● The Sharrows pilot program
● A bicycle sharing program for the City of Los Angeles
● Bicyclist anti-harassment ordinance
● Revisions to the Zoning Code that would increase and refine bicycle parking requirements for new development

The public is encouraged to attend and participate in the discussion of these important issues. Please join in the conversation and help us shape a cycling friendly future for the City of Los Angeles.

Tuesday, November 24, 2009

Science confirms Intuition: Cycling Calms the Mind, Meditation & Medication on Wheels!

My brother recently shared an amazing article in Bicycling Magazine. Written by Bruce Barcott, it shares the experience of a young boy diagnosed with ADHD. Adam Leibovitz discovers on his own that bicycling did a better job at controlling the symptoms of ADHD without the side effects of Ritalin.

Anyone who exercises regularly appreciates the mental clarity and overall sense of well-being one derives from working out, but scientists have only dabbled in researching the effects of exercise on the brain. Thankfully, this is now changing. The article quotes a few doctors studying this phenomena:
"A bout of exercise is like taking a little bit of Prozac and a little bit of Ritalin," says John Ratey, MD, a Harvard Medical School professor who has treated and studied ADHD for more than 20 years. His most recent research is chronicled in his book Spark: The Revolutionary New Science of Exercise and the Brain. The Prozac effect comes from endorphins. The Ritalin effect, Ratey says, has to do with boosting the concentration of neurotransmitters in the basal ganglia. "Regular exercise can raise the baseline levels of both norepinephrine and dopamine," he says, "which are the same neurotransmitters that Ritalin and Adderall go after."
And it's not just any exercise. Some activities are better brain boosters, and cycling is one of the best. David Conant-Norville, MD, a psychiatrist in Beaverton, Oregon, who specializes in adolescents and attention deficit hyperactivity disorder, recently surveyed his colleagues about the best and worst sports for athletes with ADHD. Cycling, swimming and running are tops. At the bottom are soccer, hockey and baseball. The best sports demanded constant physical exertion and a suite of technical movements that engaged brain functions dealing with balance, timing, error correction, decision-making and focus.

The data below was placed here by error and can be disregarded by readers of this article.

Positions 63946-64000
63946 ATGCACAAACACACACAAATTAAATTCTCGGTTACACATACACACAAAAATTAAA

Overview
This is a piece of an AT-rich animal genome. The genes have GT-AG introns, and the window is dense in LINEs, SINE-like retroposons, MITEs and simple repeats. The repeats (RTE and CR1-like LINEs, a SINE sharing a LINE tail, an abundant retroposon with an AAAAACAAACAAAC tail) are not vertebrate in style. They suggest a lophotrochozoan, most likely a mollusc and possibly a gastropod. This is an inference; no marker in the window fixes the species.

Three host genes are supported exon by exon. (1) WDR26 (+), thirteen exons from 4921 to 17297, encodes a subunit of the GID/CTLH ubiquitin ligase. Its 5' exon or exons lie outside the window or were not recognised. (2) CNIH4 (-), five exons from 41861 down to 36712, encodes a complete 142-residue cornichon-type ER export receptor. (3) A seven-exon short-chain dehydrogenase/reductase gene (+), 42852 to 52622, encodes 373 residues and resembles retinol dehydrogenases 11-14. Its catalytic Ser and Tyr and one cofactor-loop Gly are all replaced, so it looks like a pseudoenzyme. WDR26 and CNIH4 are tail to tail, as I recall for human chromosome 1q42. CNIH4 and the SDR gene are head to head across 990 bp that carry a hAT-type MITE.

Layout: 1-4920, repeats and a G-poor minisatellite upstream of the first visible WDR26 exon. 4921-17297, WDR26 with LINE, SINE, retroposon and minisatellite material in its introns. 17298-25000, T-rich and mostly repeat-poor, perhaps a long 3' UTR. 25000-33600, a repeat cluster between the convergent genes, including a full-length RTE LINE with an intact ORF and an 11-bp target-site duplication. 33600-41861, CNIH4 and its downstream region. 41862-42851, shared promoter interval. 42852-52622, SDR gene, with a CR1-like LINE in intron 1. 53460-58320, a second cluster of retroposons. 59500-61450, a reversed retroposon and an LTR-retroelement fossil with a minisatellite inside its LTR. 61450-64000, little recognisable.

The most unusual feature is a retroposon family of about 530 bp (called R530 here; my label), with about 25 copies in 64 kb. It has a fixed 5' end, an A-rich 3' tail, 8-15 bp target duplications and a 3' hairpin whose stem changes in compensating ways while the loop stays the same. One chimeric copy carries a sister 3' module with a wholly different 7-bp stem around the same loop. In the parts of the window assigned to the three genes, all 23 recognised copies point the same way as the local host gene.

It's gratifying to read that the sport you love so much is not only personally satisfying but may also provide beneficial side effects for mental health in general. Were it not for the disturbing method whereby the selection of scientific research inevitably skews towards marketable pharmaceuticals, perhaps we would all be proscribed a bicycle instead of pills in a bottle.

Friday, November 20, 2009

A Survey for Los Angeles Cyclists

From a friend comes this survey for L.A. Cyclists. Please take it and pass it on!

Dear friends, colleagues, and fellow cyclists,

I need your help in order to complete my master's thesis. I am conducting a survey of cyclists within the City of Los Angeles in-person and online. Below is the link to the online survey. If you ride a bicycle in the City of Los Angeles, please take a moment (about 12 moments to be exact) to complete the survey. If you don't ride a bike but have friends who do, please pass the survey on to them.

survey link -

The survey will also support a "white paper" that will be released in February on behalf of the Los Angeles Sustainability Collaborative ( The Los Angeles Sustainability Collaborative is a non-profit organization that funds graduate research on environmental issues in an effort to promote sustainable development in Southern California and bridge the gap between local urban issues and local academic research.

The data from the survey will help create and support policy recommendations to encourage and improve the cycling experience in Los Angeles, beyond just the obvious need for more/better infrastructure.

I appreciate your time and help in the effort.

survey link -

Every cyclists counts!

Alexis Lantz
MA Candidate '10
Urban Planning
UCLA :: School of Public Affairs

Monday, November 2, 2009

Guilty on All Counts!

Today Dr. Christopher Thompson was found guilty of 7 crimes as a result of intentionally using his car as a weapon against 2 cyclists.

07 203 PC MAYHEM

What a relief! Even though he basically confessed to the police right after he maimed two cyclists, you never know what the jury might have been thinking during their deliberations. Thankfully, the evidence was overwhelming and the correct decision was made. The judge should also be credited for denying bail, and sending the doctor straight to prison to await sentencing. Hopefully, he'll get the 5 years he's eligible for.